S.A. Ricketts, “Investigation of Cadmium Lining Effects in Neutron Detector Shroud”, M.S. Thesis, Nuclear Engineering, Texas A&M University, College Station, TX (2021).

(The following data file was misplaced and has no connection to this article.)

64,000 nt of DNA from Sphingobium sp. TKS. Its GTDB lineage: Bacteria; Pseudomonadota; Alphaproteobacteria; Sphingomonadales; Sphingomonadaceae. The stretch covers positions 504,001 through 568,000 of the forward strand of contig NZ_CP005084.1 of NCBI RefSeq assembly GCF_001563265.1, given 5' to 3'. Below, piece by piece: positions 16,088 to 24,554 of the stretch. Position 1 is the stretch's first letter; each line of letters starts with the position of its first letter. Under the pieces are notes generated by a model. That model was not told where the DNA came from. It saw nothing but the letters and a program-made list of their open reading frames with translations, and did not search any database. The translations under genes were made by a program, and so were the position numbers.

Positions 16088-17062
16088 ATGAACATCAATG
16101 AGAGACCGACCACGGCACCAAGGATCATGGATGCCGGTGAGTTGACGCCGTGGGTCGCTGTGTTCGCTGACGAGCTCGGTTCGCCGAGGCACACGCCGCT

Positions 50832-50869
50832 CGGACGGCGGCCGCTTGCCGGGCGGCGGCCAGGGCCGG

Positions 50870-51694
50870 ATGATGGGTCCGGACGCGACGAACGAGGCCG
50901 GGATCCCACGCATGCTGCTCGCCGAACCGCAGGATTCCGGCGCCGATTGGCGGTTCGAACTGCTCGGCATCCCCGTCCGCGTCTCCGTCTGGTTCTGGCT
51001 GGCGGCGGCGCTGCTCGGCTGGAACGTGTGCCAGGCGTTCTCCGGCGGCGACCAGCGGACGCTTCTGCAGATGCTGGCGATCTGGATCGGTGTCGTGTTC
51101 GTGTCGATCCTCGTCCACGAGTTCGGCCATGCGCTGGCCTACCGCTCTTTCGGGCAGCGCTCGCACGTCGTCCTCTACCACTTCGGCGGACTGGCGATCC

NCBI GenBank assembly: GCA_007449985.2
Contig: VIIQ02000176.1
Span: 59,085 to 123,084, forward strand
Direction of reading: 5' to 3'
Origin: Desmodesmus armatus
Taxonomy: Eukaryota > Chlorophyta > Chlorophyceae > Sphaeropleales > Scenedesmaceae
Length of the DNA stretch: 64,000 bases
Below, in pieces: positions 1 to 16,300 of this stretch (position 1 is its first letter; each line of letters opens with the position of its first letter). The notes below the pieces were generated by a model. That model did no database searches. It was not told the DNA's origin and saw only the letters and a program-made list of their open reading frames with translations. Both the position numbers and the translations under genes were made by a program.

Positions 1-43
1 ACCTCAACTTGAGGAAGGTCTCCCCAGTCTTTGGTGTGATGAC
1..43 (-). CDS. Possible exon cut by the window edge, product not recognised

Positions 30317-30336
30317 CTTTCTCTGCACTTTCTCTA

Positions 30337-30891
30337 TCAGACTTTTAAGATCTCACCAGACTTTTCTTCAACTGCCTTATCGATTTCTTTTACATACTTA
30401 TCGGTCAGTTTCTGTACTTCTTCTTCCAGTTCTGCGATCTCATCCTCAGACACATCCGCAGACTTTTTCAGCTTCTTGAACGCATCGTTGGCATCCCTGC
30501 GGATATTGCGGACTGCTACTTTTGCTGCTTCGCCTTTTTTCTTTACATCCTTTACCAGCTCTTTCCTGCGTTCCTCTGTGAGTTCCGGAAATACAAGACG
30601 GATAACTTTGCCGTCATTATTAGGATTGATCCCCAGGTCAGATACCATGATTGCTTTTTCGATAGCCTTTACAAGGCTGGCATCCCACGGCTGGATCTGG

The Center for Exascale Radiation Transport (CERT) project experiments, which employ graphite configurations with a rage of complexities, are used as calibration and validation benchmarks for Texas A&M University’s (TAMU) Parallel Deterministic Transport (PDT) code. A layer of hand cut cadmium lining was added to boron trifluoride (BF3) thermal neutron detector shrouds in order to reduce counts from neutrons that do not enter through the shroud’s opening. The cadmium faceplate along the front of each detector caused inconsistent count rate ratios, Rb/c, between two detectors at symmetric measurement locations a and b on the least complex configuration. Data analysis methods that assumed detector symmetry incorrectly inferred a humidity change between measurement periods that required a 1.62 ± 0.12% asymmetric correction factor. Asymmetric cadmium faceplate openings in tandem with the curved YZ flux profile of the pile were believed to have caused a difference in detector response in one of these detectors. Following a Monte Carlo N-Particle Transport Code (MCNP) sensitivity investigation, it was predicted that a hand cut modification to enlarge the faceplate opening would remove this detector response asymmetry. This was shown to be false, as following the cadmium faceplate manipulation, the results indicated once more a false humidity correction needed of 1.22 ± 0.23%. Rotating the detectors 180 degrees and repeating previous experiments indicated that the asymmetric properties of the cadmium faceplate vary in sensitivity depending on the gradient of the flux profile. Experiments without the cadmium faceplate, then rotated 180 degrees, provided a consistent Rb/c between experiments and removed the false humidity correction. Overall, the small asymmetries in the faceplate were sensitive to the XZ flux profile of the pile and this detector configuration is unreliable as calibration and validation benchmarks. For the current experimental setup, a symmetric detector configuration is needed in both the ±X and ±Y direction to avoid having detector response differences when changing measurement locations.